Pay story December 15, 2016Posted by WorldbyStorm in Uncategorized.
…the grounds for such [public sector wage] increases need to be clearly identified and their opportunity cost (the concomitant changes in other spending or in taxes) needs to be carefully considered. In terms of a general increase, a rise in the cost of living could provide the basis for some adjustment, although the prospects for inflation suggest that any adjustment that might be justified here is likely to be very small.
Grounds for increases might also be provided by measures that boost productivity or by compelling evidence that pay is the cause of recruitment or retention problems. However, grounds such as these might form the basis for increases in pay for individual grades or clusters of grades, but not for across-the-board increases. In addition, there may be a case for unwinding measures that unduly penalise certain groups, such as new recruits.
But while he writes:
Interestingly, the European Commission has published a set of estimates, also for 2010, that puts the Irish premium at 21.2 per cent, compared with an EU average of 3.6 per cent.
He has to note that:
Given the trends in average pay in the two sectors since 2010, it seems likely that the public sector premium has declined further. Still, it is almost certainly the case that public sector workers continue to be paid significantly more than their private sector counterparts, on a like-for-like basis. Therefore, insofar as this type of analysis might be expected to provide an argument for a public sector pay increase, it is likely to disappoint.
But if he is correct in his assumption that the premium has declined, shouldn’t he at a minimum offer us some figures on what that premium might now be. Then he sort of pivots:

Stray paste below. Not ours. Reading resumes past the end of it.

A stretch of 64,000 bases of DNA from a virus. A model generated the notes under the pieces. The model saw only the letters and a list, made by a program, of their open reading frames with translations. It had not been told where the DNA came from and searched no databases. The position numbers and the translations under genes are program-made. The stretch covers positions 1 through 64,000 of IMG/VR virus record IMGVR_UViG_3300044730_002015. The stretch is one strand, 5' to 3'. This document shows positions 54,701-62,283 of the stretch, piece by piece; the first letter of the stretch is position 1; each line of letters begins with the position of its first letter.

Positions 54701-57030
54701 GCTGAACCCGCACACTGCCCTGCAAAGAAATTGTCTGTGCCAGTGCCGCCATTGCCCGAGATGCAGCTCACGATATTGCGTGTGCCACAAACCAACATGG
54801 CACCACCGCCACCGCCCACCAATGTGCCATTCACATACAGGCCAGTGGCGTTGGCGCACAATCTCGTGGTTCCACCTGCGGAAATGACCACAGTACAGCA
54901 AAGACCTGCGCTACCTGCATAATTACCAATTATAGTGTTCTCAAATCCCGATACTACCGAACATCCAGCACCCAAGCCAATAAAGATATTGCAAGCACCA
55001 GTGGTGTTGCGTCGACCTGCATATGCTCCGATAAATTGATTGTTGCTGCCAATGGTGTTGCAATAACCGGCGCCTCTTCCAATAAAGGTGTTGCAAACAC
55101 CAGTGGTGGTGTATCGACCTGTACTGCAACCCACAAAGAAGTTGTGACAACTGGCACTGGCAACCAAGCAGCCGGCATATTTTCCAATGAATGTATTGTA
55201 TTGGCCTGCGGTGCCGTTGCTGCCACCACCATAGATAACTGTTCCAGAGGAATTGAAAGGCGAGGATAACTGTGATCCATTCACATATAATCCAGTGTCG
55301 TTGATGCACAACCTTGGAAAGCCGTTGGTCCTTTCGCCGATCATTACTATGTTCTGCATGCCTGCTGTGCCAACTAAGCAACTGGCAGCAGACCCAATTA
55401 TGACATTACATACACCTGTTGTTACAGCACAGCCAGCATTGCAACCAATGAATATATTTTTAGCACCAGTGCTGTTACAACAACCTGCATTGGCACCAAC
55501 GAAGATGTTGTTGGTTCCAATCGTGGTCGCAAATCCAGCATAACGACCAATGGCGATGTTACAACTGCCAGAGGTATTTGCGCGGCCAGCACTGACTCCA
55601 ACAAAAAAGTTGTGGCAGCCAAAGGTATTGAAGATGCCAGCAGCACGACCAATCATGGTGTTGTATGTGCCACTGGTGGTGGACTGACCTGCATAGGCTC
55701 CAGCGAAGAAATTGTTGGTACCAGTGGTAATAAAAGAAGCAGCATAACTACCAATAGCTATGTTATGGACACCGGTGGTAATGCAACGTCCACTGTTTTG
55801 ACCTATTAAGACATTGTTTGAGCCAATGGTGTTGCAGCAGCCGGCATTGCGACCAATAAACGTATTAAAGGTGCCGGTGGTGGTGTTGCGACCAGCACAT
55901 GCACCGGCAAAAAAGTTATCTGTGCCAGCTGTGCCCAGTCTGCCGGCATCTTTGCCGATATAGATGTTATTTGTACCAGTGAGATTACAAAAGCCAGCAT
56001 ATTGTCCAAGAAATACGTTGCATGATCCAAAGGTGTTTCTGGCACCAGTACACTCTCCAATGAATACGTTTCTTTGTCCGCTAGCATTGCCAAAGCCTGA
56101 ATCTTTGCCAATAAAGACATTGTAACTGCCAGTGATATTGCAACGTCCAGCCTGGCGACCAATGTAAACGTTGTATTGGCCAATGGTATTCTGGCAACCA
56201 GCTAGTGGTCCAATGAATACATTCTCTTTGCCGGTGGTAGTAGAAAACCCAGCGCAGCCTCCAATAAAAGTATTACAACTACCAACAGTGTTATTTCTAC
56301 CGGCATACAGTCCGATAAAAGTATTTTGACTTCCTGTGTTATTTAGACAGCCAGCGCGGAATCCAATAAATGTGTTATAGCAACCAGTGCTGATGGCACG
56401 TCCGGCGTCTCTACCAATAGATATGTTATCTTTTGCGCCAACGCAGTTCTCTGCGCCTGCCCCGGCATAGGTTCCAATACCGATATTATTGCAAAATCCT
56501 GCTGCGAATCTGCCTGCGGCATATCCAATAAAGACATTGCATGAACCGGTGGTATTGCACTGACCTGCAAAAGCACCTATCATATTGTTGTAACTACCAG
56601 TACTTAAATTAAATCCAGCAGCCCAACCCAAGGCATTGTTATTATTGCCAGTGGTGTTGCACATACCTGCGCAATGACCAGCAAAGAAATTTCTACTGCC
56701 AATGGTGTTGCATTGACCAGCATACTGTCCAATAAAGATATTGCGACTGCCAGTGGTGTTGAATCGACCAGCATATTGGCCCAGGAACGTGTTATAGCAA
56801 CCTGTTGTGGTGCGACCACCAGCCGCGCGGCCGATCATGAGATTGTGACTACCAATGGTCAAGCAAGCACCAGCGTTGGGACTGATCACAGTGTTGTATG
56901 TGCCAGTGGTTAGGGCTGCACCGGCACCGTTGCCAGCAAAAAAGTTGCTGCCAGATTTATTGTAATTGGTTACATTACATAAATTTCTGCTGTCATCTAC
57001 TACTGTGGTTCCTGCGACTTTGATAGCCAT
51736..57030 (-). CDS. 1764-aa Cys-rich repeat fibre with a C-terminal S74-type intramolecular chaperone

In any event, summary measures of the public-private pay differential are much too crude to provide a robust basis for assessing equity between the two sectors. There are many reasons for this, but among the most important is that such measures do not take into account critical aspects of employment conditions, such as tenure and pensions.
In general, public sector workers enjoy guaranteed, defined benefit pension entitlements and relative security of tenure. The value of both has surely increased appreciably in recent years.
And that’s that!
Not a word about why private sector wages or conditions are so comparatively poor. Why is it that only 40% of private sector workers have occupational pensions? Why is it that wages are so depressed in the private sector? And it’s curious because reading Paul Mason, also in the IT, he addresses the supposed issue of automation and notes that in a UK context:
If Theresa May’s government was actually listening to Carney ( instead of trying to undermine him as in reality ), they should scrap Philip Hammond’s austerity targets, raise tax revenues, shut down tax havens and take decisive measures to end the creation of low-wage, low-productive jobs. To do that you would have to re-regulate the economy and hard.
At the same time, you would have to redistribute wealth aggressively. Not all of that needs to be done through taxation. If, instead of privatising public services, you ran them as non-profit corporations, providing rail, broadband and energy at prices below the cost of production, the redistributive effect would be significant. People on rock-bottom wages would suddenly have a lot more to live on.
On top of that you need to actively raise wages. That needs more than a worker on the board: it needs a recognised union rep in every workplace. If Amazon, Pret a Manger, the courier industry and the construction firms were obliged by law to negotiate with unions, and to cease repressing them, there would be upward pressure on wages across the whole economy. Another way of creating that pressure would be for local and national government to hike public sector pay.
Oh really? Could that be because of the exemplary effect of higher PS wages? Or making conditions there normative? Could be! Because O’Leary is no fool. He knows that whittling away conditions in the PS isn’t going to assist private sector workers one bit. That as conditions bend and break in the PS it’s not that private sector employers will attempt to achieve parity but rather that wages in the broader economy will further fall. He knows that, we know that, and yet he continues as if none of these dynamics exist.
And that’s well before we get to the potential threats of automation.